Work on Your Novel in the Desert

A week of writing. Seven spaces taken; five spaces remain available.

tahiti village nightDates: July 28-August 3, 2019
Faculty: Megan Kruse
Registration (Tuition and private condo):

The workshop takes place at Tahiti Village in Las Vegas. In order for each participant to receive maximum attention, registration is limited to twelve.

Live and write in the beauty of the Mojave Desert, near the pulse and energy of Las Vegas. Our desert writing retreats are where Kahini began, in 2014, and after six consecutive sold-out retreats, we’ve decided to add another one: the Desert Writers’ Conference in the Novel is all about craft instruction, community, inspiration–and results in your work.

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A half-hour drive from our lodging, Red Rock Canyon is one of the most beautiful areas in the American west
Kahini writing retreats put master teachers together with ardent students in a week of full immersion in writing and the writing life

Since our inception in 2014, Kahini participants have published over three thousand individual times in literary magazines; released over one hundred books; been featured in the Best American Essays, Best American Poetry, Best American Short Stories, and Best American Science & Nature Writing anthologies; been short-listed for the Caine Prize for African Writing; and received full university professorships in creative writing.

The Desert Writers’ Conference in the Novel is designed to get you to one new (or revised), completed chapter in your novel, whether chapter one, the ending chapter, or anything in-between.

“A novel is really like a symphony,” Katherine Anne Porter once said, “where instrument after instrument has to come in at its own time, and no other.”

Whether you’re working on literary, experimental, or genre fiction, your novel is shaped by the instruments you choose: the scenes you select and extend, the voices in which you describe them, and your treatment of narrative time.

At the Conference, we’ll discuss both the artistic vision and the craft technique that inspire long works of fiction.

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Soak into the writing life

We’ll discuss the forms of fiction and how to adapt them to a novel.

We’ll explore techniques like scene, character, dialogue and scene-by-scene construction–the building blocks of all novels.

In addition, we’ll discuss larger, structural issues, as well as sensory detail, setting, character & point of view, plot, structure, & pacing, tone, style, visual presentation, thought/theme, and the titling of your novel.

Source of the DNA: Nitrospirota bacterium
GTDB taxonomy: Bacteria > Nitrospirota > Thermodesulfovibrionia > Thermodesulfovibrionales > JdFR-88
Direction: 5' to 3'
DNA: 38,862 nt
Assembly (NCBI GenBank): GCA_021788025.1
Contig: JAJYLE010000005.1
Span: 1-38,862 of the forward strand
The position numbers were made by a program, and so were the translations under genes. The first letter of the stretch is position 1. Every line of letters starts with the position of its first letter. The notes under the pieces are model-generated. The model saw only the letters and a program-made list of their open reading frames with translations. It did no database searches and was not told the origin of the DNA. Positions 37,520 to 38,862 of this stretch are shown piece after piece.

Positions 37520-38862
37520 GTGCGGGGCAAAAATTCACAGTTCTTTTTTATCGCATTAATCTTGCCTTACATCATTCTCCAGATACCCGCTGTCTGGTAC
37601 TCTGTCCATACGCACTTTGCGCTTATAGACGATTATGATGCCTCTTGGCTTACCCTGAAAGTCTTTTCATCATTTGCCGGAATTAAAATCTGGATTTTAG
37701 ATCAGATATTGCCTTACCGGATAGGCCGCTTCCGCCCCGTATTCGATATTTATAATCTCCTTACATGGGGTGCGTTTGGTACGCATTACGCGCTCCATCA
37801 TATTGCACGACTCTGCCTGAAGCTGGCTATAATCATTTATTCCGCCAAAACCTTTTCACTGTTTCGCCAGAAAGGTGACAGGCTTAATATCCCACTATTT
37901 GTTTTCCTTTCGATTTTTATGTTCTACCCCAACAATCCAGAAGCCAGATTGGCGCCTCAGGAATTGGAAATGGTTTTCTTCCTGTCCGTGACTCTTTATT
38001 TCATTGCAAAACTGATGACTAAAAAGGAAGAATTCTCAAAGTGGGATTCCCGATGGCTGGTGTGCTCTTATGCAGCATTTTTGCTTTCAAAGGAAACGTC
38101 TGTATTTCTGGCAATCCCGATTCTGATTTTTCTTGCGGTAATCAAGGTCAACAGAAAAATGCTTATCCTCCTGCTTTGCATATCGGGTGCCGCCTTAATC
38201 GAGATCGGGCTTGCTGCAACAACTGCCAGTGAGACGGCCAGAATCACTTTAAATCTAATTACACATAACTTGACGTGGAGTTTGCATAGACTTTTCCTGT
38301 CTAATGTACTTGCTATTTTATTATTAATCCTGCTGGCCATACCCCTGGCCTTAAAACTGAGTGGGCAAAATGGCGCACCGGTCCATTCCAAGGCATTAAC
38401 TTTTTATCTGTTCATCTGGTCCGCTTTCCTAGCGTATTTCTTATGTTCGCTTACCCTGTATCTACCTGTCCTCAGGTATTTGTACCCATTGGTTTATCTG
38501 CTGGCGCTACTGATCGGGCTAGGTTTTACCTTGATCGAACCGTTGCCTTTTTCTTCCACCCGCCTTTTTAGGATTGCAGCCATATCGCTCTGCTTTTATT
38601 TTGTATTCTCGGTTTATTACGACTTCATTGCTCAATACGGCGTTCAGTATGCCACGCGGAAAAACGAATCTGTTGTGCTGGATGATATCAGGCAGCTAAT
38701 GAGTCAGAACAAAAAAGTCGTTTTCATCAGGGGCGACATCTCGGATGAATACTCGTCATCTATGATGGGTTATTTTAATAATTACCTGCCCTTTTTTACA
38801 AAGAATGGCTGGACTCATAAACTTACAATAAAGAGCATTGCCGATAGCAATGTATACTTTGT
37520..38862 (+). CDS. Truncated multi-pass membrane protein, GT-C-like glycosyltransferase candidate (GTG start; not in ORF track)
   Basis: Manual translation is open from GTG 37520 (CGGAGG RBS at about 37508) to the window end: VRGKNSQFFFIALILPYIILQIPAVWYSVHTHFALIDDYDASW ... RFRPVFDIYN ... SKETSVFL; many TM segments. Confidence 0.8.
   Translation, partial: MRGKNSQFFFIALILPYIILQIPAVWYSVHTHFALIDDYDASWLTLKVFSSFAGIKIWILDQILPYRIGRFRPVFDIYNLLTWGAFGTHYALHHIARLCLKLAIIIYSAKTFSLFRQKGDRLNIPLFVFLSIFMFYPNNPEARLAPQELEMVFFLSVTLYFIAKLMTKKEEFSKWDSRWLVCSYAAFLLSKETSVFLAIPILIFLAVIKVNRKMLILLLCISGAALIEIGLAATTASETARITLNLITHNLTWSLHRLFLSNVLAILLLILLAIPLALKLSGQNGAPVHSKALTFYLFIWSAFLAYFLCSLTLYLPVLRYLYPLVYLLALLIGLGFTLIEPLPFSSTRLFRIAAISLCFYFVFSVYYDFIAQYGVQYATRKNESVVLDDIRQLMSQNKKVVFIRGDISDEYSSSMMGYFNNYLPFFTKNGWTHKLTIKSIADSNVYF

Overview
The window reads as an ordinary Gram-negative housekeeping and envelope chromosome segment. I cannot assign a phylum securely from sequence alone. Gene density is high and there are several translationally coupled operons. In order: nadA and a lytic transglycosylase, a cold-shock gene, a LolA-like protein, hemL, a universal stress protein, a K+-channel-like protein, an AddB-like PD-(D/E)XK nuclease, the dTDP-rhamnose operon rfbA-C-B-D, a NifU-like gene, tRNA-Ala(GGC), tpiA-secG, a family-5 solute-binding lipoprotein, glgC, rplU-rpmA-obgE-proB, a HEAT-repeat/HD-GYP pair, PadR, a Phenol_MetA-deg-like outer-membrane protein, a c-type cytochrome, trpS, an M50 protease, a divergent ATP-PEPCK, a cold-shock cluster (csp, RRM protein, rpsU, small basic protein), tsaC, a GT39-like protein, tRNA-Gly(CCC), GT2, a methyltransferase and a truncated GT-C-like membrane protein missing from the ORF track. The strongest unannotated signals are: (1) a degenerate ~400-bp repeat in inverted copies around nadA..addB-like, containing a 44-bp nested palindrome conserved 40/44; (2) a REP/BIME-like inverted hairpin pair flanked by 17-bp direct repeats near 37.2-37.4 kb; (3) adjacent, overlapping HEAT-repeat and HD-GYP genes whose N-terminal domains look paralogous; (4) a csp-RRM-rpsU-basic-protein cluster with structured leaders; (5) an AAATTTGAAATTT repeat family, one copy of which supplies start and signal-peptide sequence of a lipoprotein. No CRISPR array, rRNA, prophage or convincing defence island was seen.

You’ll leave the Conference with a completed piece ready for advanced revision, with new connections and community as a writer, and with great memories and friendships to last a lifetime.


Sunday, July 28
Check-in and registration: any time after 5 pm
7-9 pm: welcome gathering at 17 Degrees South
Monday, July 29
10 am-1 pm: morning workshop
7-8 pm: evening craft lecture
Tuesday, July 30
10 am-1 pm: morning workshop
7-8 pm: evening craft lecture
Wednesday, July 31
Writing day
Thursday, August 1
10 am-1 pm: morning workshop
Friday, August 2
10 am-1 pm: morning workshop
7 pm-9 pm: celebratory final gathering at 17 Degrees South
Saturday, August 3

In our resort setting just south of Las Vegas, you’ll find both solitude and community celebration–whatever you’re looking for. You can draw inspiration from the silence of the open spaces of the Mojave Desert, or the hum and energy of the city, available only twenty minutes to the north. The blend of both options creates the perfect recipe: quiet, solitary writing retreat and/or energetic city inspiration, as you choose.

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Accomodations are a private, two-room condo to yourself, complete with bedroom bathroom, living room, and kitchenette.

Yes, it will be hot. The rooms are air-conditioned and delightful. The desert, though, is sixteen thousand degrees, roughly equivalent to the temperature of a bhut jolokia pepper buttered with extra capasaicin and eaten on the adobe roof of the sun. Bring sunscreen. Read by the pool under the palm trees. Hike at sunset 🙂 .

Workshop sessions happen from 10 am until 1 pm. Pick up coffee or your morning bagel, and come to class: our workshops are intensive and inspiring–you’ll leave full of ideas and ready to write!

In one of the most beautiful and inspirational desert locations on earth, spend your afternoons and evenings enjoying the best of what the area has to offer, including Red Rock Canyon, the Strip; or simply reading, writing, and enjoying the sun. Some evenings feature craft lectures, and on Friday night we have a celebratory final gathering and farewell.


mkMegan Kruse studied creative writing at Oberlin College and earned her MFA at the University of Montana. Her work has appeared widely in journals and anthologies; her debut novel, “Call Me Home,” was released from Hawthorne Books in March 2015, with an introduction by Elizabeth Gilbert.